Jofra Archer fires back at Holding and insists England cricket supports BLM

Jofra Archer insists England have not forgotten the spirit of the Black Lives Matter movement and Michael Holding had not done his research when criticising the team’s decision to stop taking a knee this summer.

Holding, the prominent Sky pundit, accused England’s players of abandoning the pre-match gesture “as soon as West Indies went home” and questioned whether they had simply “jumped on the bandwagon” when doing so previously.

But Archer, speaking the day after he and Chris Woakes scorched through Australia to set up Wednesday’s ODI series decider, has spoken to Tom Harrison, the ECB chief executive and is confident the sport’s response is not over.

Archer said: “I’m pretty sure Michael Holding doesn’t know anything that is going on behind the scenes. I don’t think he has spoken to Tom Harrison. I think it is a bit harsh for Mikey to not do some research before criticising.

“I’ve spoken to Tom and we have stuff running in the background. We’ve not forgotten, no one here has forgotten about Black Lives Matter.”

Harrison admitted earlier in the summer that English cricket had to face up to a “very difficult set of truths” and among the actions referenced by Archer is the introduction of a formal game-wide anti-discrimination code that, somewhat belatedly, gives the governing body the power to police all levels of the sport.

The ECB, which currently has an all-white board of directors at the top, has also pledged to increase diversity across the sport’s leadership positions, and introduce a raft of new education programmes, bursaries, and projects similar to Surrey’s ACE scheme that opens opportunities to the Afro-Caribbean community.

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Holding, in response, told ESPNcricinfo: “Taking a knee does not prevent other action from taking place. Those who take a knee are not substituting the gesture for other positive action. Nobody should have a problem with it. It is a worldwide recognition of calling attention to racial prejudice and injustice.”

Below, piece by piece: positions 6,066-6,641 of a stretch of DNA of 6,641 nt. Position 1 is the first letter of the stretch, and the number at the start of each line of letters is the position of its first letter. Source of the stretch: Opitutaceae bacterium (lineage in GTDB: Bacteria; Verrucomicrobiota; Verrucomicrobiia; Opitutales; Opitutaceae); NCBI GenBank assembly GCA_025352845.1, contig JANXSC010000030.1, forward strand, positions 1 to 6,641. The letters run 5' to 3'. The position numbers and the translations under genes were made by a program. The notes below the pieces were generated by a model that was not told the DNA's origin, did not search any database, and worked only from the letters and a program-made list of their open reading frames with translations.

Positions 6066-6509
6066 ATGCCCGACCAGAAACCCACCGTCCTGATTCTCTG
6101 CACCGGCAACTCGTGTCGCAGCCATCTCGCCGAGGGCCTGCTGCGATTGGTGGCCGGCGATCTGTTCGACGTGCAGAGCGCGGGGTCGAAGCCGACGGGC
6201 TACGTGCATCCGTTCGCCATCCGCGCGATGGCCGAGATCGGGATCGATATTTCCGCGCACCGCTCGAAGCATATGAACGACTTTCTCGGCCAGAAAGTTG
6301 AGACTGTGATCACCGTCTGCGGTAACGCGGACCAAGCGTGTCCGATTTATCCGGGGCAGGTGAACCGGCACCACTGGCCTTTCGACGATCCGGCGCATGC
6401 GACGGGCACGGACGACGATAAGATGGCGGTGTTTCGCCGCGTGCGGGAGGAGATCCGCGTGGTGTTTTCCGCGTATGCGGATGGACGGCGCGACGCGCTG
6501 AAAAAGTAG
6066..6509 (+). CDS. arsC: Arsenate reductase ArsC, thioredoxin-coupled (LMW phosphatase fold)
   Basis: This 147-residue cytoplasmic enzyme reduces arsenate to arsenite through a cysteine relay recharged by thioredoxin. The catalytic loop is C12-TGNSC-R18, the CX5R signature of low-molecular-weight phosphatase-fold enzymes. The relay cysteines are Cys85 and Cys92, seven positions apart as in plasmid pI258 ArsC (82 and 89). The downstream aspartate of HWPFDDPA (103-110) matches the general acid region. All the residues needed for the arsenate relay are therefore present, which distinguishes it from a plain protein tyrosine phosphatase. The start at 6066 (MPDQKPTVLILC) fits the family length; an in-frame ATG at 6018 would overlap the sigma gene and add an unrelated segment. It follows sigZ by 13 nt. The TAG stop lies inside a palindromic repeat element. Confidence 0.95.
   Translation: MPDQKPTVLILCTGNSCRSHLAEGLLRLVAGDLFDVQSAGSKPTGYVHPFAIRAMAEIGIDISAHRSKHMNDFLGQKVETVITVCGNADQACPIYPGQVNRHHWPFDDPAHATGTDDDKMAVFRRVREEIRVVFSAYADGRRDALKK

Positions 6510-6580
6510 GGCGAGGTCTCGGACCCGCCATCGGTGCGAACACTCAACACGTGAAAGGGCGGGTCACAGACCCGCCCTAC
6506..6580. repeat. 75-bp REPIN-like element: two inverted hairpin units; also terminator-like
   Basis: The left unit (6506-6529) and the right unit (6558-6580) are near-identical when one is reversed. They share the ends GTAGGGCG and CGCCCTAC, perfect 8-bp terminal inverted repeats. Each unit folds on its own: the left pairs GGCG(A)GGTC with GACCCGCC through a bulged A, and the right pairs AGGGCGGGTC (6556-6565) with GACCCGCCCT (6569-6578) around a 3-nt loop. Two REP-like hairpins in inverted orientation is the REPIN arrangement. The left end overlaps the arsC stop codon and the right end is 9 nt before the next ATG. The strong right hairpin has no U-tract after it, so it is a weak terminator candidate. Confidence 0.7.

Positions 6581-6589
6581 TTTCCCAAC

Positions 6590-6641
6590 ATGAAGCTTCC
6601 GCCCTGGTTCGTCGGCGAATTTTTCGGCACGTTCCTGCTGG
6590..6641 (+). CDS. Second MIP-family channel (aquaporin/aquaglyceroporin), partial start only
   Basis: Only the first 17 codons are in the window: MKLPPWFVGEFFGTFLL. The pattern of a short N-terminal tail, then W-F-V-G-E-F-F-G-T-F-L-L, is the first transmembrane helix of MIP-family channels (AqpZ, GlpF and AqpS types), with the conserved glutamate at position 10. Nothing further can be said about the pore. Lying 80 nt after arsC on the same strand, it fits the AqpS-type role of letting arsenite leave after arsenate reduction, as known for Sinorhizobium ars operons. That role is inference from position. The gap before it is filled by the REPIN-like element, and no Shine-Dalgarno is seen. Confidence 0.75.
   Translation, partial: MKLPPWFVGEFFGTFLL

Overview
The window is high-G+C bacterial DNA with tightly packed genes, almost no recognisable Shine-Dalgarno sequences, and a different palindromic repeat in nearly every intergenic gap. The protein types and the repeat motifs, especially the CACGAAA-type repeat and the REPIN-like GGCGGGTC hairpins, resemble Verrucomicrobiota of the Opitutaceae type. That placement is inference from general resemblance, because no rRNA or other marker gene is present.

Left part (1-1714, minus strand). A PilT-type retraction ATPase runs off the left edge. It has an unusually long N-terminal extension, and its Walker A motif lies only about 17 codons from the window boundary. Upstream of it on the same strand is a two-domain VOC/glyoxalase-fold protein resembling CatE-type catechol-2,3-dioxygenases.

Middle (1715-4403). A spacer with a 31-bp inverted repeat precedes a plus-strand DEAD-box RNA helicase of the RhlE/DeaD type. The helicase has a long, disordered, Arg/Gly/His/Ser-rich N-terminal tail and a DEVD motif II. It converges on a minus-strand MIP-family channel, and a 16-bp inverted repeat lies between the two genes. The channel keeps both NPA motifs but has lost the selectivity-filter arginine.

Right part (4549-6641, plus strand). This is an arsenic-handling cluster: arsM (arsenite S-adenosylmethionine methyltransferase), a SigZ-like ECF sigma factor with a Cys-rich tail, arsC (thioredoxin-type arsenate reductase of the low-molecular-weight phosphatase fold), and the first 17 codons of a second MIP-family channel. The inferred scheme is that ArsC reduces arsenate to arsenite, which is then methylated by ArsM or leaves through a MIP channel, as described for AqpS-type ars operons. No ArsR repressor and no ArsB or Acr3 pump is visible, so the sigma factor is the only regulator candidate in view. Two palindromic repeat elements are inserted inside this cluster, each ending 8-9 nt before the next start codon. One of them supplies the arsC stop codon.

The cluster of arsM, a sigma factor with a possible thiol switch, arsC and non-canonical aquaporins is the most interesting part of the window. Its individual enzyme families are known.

Archer has had to deal with racist abuse during his 18-month international career – both on social media and in person, after reporting one spectatator in New Zealand last year – and questioned whether the deterrents go far enough.

He said: “People can be prosecuted a bit easier but I think it might have to go a bit further because some people still aren’t worried about what can happen to them. I had one the other day, the guy blamed it on being drunk.

David Warner walks off after being dismissed by Jofra Archer in the second ODI.

David Warner walks off after being dismissed by Jofra Archer in the second ODI. Photograph: Stu Forster/Getty Images

“At the end of the day I think I’m strong enough to deal with it but what happens when they start targeting someone who isn’t as mentally strong and it starts affecting them? We’ve got to try and stamp it out as much as possible now.”

These are weighty subjects for a cricketer to deal with so early in their international career but Archer, 25, appears unburdened at present, certainly if his role in Sunday’s dramatic 24-run victory over Australia is anything to go by.

The right-armer vaporised David Warner and Marcus Stoinis with the new ball, struck Aaron Finch twice with bouncers and was one half the incendiary mid-innings burst with Woakes that knocked over four of the tourists in the space of 21 balls to set up another chapter in England’s recent catalogue of fightbacks.

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Archer now has 29 wickets from his first 16 ODI caps – only Jimmy Anderson, with 30, boasted more for England at this stage of his career – and he continues to deliver for his captain, Eoin Morgan. Having a clearly defined role, one dictated by the format’s restrictions, helps no end here too.

Joe Root seems chiefly interested in deploying him in a third-seamer-cum-enforcer role but Archer, who remains keen to utilise his array of skills too, has once again reminded his Test captain – and the wider commentariat – that 90mph is not easy to sustain over the course of five days.

Archer said: “The time I spend bowling with the white ball is a lot less than in Test cricket. You can’t run [hard] in the whole day. It is actually impossible to run in the whole day bowling at 90mph. If you can show me someone who does it then fair play. But I’ve not seen any bowler who bowls 90mph do it for a whole day.”

No player has spent more time in the bio-secure environment this summer than Archer’s 87 days and, having been hit with a fine and lost a Test cap for an unsanctioned trip home during the West Indies series, he admits it has been a “mentally challenging” experience. “I’m not sure how many bubbles I have left in me this year,” he added.

There is at least still to negotiate, however, with Archer among a contingent of English and Australian players who fly out on a chartered plane to the United Arab Emirates after Wednesday’s series decider to play in the India Premier League, a tournament that runs up to 10 November.



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